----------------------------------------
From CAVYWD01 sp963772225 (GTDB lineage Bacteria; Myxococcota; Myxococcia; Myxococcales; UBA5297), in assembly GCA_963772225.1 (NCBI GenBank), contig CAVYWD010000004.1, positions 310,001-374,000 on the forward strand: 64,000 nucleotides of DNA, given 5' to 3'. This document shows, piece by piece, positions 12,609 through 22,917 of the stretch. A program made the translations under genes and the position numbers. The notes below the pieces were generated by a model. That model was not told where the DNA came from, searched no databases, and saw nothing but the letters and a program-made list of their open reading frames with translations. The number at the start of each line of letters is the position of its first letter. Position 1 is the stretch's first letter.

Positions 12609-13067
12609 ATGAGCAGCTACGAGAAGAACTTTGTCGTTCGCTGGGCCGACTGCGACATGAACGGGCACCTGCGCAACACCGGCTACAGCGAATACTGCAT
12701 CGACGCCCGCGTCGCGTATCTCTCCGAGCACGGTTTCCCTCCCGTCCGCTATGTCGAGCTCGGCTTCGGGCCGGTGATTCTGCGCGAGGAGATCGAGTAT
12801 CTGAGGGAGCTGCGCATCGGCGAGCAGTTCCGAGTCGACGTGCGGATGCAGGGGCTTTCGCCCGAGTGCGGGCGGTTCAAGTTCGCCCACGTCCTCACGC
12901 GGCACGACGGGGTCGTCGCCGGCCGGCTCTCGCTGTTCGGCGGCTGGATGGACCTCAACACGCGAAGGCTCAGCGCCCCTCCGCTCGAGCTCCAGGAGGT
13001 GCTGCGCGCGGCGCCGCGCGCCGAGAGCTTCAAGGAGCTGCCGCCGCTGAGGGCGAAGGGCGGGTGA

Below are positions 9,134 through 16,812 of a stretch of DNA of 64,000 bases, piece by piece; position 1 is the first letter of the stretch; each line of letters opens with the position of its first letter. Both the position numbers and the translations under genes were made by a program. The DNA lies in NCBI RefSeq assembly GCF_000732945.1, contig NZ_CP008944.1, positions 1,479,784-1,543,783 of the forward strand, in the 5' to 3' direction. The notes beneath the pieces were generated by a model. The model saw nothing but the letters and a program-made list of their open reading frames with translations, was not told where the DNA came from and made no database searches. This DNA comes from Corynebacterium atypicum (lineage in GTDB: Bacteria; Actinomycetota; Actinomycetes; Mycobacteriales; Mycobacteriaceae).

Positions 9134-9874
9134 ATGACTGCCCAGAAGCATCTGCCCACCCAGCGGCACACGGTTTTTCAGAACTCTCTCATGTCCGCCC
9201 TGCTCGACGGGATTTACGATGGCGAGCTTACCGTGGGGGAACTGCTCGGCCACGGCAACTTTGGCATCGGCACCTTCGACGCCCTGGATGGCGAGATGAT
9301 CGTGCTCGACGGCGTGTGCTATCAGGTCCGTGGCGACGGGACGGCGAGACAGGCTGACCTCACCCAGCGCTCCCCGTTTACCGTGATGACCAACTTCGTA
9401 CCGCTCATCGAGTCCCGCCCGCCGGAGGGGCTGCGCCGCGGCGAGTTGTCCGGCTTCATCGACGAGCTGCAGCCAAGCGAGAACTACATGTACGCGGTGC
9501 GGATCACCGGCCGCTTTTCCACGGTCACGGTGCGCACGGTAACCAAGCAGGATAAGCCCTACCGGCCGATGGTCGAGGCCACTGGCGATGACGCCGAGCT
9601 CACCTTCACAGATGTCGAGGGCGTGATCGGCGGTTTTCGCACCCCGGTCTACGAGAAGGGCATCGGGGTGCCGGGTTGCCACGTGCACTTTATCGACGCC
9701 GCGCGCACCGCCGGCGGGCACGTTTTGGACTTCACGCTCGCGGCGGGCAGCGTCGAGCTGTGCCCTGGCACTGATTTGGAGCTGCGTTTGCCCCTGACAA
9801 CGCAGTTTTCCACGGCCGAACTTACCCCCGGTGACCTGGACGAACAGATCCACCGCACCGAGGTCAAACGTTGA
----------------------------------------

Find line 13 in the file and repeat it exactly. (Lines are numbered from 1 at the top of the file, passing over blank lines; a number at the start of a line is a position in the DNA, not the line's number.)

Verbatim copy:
9401 CCGCTCATCGAGTCCCGCCCGCCGGAGGGGCTGCGCCGCGGCGAGTTGTCCGGCTTCATCGACGAGCTGCAGCCAAGCGAGAACTACATGTACGCGGTGC